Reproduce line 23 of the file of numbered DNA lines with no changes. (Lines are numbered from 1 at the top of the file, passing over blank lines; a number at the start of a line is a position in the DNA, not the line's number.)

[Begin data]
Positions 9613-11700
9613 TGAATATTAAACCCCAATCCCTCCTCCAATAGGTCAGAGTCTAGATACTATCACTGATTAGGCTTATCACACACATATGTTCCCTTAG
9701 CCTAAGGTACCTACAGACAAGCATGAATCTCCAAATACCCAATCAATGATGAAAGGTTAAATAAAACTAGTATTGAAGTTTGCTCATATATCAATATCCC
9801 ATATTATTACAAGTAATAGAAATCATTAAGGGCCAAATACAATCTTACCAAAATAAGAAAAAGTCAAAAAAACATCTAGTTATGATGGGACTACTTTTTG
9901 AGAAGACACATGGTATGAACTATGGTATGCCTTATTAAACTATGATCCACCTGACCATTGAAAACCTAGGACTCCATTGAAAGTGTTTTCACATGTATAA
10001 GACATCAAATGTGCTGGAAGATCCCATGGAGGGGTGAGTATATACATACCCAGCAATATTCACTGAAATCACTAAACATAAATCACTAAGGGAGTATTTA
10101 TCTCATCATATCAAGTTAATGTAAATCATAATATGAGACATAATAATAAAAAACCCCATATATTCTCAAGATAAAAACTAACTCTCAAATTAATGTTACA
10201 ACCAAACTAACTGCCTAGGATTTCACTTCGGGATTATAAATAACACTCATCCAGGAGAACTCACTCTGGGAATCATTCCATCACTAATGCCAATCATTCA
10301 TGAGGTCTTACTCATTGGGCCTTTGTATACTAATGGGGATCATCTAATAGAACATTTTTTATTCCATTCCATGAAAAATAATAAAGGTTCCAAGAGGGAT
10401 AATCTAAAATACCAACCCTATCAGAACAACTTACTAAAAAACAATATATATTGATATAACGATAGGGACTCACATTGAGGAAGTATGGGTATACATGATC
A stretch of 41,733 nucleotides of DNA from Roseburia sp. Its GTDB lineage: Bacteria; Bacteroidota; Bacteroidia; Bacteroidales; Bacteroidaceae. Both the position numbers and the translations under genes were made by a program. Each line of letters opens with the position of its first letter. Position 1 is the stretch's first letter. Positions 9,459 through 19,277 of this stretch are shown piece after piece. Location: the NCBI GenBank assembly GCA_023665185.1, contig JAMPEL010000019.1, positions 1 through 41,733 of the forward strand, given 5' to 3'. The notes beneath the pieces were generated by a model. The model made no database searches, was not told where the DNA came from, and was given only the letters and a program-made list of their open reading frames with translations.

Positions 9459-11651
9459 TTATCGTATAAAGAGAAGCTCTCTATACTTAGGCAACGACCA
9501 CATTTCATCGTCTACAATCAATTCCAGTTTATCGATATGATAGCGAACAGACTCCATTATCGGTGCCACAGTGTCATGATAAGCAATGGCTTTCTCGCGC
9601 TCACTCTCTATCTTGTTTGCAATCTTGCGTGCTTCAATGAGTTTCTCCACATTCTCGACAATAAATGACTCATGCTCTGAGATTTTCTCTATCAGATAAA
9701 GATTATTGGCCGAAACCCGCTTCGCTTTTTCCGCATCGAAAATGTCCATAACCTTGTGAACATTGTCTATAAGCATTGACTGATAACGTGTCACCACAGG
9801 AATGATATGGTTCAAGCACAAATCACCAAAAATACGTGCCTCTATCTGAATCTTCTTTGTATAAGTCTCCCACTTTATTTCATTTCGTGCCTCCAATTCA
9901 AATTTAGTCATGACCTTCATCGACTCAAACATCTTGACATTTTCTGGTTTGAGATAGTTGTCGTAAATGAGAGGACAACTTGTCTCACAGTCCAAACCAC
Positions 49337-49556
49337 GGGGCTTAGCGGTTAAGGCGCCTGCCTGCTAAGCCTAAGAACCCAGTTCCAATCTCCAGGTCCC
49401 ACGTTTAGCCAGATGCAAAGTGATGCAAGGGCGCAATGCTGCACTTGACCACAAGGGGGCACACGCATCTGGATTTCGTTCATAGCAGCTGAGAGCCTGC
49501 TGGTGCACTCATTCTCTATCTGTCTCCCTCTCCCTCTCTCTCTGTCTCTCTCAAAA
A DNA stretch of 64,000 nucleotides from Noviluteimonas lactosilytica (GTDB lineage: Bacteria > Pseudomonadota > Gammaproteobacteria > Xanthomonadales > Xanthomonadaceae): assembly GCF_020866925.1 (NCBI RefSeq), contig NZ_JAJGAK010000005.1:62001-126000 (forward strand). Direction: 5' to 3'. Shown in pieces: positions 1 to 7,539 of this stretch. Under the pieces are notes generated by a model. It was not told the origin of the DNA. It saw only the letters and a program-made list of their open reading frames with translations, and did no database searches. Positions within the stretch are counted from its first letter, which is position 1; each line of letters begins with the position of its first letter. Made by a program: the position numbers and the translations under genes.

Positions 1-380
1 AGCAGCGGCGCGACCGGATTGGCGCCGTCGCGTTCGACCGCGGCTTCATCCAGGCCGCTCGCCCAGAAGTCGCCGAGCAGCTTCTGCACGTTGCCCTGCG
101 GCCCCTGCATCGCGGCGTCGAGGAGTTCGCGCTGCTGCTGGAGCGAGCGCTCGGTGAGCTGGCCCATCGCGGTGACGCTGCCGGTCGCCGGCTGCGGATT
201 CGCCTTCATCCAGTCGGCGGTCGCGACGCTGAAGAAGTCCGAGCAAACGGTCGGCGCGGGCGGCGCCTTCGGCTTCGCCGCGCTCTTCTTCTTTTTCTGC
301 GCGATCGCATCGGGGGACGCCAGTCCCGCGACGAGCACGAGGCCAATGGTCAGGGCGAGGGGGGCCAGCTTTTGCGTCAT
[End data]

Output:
A DNA stretch of 64,000 nucleotides from Noviluteimonas lactosilytica (GTDB lineage: Bacteria > Pseudomonadota > Gammaproteobacteria > Xanthomonadales > Xanthomonadaceae): assembly GCF_020866925.1 (NCBI RefSeq), contig NZ_JAJGAK010000005.1:62001-126000 (forward strand). Direction: 5' to 3'. Shown in pieces: positions 1 to 7,539 of this stretch. Under the pieces are notes generated by a model. It was not told the origin of the DNA. It saw only the letters and a program-made list of their open reading frames with translations, and did no database searches. Positions within the stretch are counted from its first letter, which is position 1; each line of letters begins with the position of its first letter. Made by a program: the position numbers and the translations under genes.